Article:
Today marks an important milestone for the European Battery Alliance.
As you heard from executive Vice-President Margrethe Vestager a short while ago, the Commission has given its green light to a second Important Project of Common European Interest in the field of batteries - technology vital for our transition to climate neutrality.
The figures show what an enormous undertaking this is:
-It involves 12 Member States from north and south, east and west;
-Injecting up to 9 billion euros as state aid in support of 46 projects designed by 42 companies;
-which in turn will generate three times as much, 9 billion euros, in private investment.
I applaud Executive Vice-President Vestager's leadership and now let me highlight why this represents another giant leap forward under the European Battery Alliance.
First, in approving this IPCEI with an unprecedented total value of 12 billion euros, Europe is raising its game in ground-breaking research and innovation:
-This pan-European project will help revolutionize the battery market by focusing on beyond-state-of-the-art lithium-ion batteries as well as on next-generation post-lithium-ion battery technologies.
-It will also foster new manufacturing processes with higher energy efficiency and lower carbon footprint across the entire value chain.
Second, the project will benefit the European economy through spillover effects beyond the participating Member States and companies:
-We foresee over 300 partnerships between industrial and scientific actors. This will lead to some 30 pilot lines and help to create more than 18-thousand new jobs across our Member States.
Overall, thanks to our actions under the European Battery Alliance, Europe is cementing its position as a global hotspot for battery investment:
-The European battery sector is defying the negative trends in our economies and we are well on track towards attaining strategic autonomy in this key industrial sector.
-By 2025, we should be manufacturing enough battery cells each year to power at least six million electric cars. Remember, just three years ago, the EU battery industry was hardly on the map in global terms.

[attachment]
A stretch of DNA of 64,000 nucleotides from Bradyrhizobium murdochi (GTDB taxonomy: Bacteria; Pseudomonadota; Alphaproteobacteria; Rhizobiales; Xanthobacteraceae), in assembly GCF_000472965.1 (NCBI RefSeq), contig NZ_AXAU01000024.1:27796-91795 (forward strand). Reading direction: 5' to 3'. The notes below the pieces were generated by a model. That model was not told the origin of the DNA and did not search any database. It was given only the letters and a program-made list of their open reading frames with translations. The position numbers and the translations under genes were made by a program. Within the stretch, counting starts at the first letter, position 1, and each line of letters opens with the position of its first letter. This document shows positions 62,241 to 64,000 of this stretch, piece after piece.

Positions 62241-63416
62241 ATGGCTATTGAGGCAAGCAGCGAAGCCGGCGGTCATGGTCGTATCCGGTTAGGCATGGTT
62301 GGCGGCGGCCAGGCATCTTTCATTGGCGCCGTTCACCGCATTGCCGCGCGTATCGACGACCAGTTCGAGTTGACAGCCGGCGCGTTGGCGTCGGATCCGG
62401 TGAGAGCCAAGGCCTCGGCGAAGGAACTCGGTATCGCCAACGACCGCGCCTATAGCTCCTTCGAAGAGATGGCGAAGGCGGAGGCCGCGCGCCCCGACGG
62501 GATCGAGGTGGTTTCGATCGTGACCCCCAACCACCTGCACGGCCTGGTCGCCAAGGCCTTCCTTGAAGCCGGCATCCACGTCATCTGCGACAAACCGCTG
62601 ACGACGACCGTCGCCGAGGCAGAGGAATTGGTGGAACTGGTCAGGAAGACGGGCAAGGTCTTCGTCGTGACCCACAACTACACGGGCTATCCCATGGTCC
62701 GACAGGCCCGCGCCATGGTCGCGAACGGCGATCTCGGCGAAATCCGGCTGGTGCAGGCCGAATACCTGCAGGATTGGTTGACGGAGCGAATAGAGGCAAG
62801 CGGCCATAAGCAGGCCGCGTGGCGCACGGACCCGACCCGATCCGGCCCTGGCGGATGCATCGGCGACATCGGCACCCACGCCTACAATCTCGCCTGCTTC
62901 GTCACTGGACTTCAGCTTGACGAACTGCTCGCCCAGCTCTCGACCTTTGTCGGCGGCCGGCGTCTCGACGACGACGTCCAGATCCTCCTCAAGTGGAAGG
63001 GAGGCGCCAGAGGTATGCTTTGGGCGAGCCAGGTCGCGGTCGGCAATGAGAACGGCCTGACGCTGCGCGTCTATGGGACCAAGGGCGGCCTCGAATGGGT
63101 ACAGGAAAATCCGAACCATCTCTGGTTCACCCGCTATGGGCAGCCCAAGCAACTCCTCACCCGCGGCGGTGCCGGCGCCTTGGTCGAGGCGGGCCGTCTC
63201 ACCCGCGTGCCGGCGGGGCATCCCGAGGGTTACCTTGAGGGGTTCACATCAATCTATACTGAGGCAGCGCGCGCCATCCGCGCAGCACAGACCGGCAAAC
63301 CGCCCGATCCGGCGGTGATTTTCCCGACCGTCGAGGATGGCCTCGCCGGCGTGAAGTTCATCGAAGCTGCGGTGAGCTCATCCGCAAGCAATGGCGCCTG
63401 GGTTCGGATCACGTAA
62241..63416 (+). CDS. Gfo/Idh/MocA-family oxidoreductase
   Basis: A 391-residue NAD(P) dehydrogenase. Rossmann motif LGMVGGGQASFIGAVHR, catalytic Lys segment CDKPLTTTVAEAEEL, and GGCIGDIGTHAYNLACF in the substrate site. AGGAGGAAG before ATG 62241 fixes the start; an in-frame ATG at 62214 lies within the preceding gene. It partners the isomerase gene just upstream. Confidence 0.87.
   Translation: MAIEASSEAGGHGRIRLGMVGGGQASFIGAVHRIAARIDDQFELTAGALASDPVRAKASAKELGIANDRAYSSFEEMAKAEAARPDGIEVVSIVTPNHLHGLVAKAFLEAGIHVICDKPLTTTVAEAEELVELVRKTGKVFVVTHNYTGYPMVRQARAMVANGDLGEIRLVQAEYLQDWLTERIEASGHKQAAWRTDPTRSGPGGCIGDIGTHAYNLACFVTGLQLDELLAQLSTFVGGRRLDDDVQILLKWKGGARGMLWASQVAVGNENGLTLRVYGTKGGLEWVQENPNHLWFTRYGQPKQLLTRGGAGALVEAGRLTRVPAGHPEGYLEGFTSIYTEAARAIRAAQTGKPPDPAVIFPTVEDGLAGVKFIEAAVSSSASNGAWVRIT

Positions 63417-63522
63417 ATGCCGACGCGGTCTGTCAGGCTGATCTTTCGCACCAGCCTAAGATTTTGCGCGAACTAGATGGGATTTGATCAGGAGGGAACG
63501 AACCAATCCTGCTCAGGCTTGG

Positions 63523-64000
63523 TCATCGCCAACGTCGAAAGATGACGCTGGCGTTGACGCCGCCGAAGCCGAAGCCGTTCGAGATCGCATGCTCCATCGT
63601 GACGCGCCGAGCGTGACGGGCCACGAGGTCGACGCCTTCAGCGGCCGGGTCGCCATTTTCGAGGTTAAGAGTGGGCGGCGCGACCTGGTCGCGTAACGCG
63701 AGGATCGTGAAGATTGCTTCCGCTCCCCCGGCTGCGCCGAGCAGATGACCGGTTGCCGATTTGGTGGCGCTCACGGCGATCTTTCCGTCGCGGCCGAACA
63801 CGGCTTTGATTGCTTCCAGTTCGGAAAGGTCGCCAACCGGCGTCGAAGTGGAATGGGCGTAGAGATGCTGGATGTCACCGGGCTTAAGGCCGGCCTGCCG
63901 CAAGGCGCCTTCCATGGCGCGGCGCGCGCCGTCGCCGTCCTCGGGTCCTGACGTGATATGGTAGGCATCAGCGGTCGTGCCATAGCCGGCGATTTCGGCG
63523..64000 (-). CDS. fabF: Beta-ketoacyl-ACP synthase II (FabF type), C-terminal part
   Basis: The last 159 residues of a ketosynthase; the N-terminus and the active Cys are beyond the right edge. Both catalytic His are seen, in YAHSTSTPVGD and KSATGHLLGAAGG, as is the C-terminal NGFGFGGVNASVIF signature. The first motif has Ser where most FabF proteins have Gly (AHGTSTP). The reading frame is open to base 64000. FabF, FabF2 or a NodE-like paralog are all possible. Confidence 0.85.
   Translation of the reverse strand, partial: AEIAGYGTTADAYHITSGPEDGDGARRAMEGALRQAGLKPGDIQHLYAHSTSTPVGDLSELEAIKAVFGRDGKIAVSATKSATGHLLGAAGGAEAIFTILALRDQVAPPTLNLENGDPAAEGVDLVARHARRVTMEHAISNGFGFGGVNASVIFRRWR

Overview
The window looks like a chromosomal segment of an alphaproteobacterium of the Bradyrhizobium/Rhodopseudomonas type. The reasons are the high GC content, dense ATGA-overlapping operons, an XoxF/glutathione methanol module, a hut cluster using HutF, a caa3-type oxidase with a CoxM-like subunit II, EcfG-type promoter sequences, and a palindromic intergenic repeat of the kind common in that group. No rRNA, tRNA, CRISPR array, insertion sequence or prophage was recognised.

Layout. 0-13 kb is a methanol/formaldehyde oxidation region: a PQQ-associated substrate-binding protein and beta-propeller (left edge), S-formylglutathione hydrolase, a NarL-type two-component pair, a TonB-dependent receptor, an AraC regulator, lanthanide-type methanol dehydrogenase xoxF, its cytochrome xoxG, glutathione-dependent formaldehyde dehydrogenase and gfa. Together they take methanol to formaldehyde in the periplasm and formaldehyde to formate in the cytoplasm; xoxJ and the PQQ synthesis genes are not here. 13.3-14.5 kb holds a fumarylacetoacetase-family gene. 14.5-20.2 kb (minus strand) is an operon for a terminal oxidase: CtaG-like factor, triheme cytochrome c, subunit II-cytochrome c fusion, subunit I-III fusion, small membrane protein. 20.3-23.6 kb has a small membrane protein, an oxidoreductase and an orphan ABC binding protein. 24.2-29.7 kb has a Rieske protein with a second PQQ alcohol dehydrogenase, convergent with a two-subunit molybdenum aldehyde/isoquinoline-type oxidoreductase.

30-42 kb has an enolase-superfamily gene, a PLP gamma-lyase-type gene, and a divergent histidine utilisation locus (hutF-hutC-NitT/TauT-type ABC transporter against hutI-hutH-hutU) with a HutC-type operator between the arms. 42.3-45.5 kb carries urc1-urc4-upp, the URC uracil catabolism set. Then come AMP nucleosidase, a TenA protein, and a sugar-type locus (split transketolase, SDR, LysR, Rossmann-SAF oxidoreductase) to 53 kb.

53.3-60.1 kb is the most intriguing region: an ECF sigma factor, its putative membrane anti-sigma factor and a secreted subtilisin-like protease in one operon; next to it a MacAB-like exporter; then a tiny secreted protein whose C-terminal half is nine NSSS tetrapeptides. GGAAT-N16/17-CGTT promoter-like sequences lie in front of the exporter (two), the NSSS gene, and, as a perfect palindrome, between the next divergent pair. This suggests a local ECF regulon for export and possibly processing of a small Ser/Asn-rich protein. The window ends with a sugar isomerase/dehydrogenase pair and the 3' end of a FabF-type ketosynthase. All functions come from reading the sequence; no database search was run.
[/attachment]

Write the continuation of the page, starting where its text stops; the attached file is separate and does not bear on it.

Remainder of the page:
As you can see, the IPCEI is a powerful instrument that helps public and private actors from different Member States come together to design cross-border projects centred around ambitious innovation, triggering positive spill-over effects across regions and sectors.
Innovation is about taking risks. But as ice hockey legend Wayne Gretzky famously once said: “You miss 100 percent of the shots you don't take.”
The resounding success of Europe's battery sector serves as a tangible testimony to that.
Let me therefore conclude by hailing the outstanding collaboration of all actors under the European Battery Alliance, including industry and the Member States - especially Germany, for taking on a coordinating role in this second battery IPCEI.
As to what's next:
-First, it is vital that our proposed regulatory framework on batteries enjoys smooth sailing in the Parliament and the Council. All industrial players in Europe need a predictable legal environment that supports them in innovating and preparing for the expected surge in e-mobility by 2023.
-Second, we must enhance reskilling and upskilling so that our battery industry of tomorrow has a labour force to match. According to industrial estimates, some 800-thousand workers will need to be trained by 2025. This expected need in itself proves how far we have come with the European Battery Alliance.
Thank you for your attention!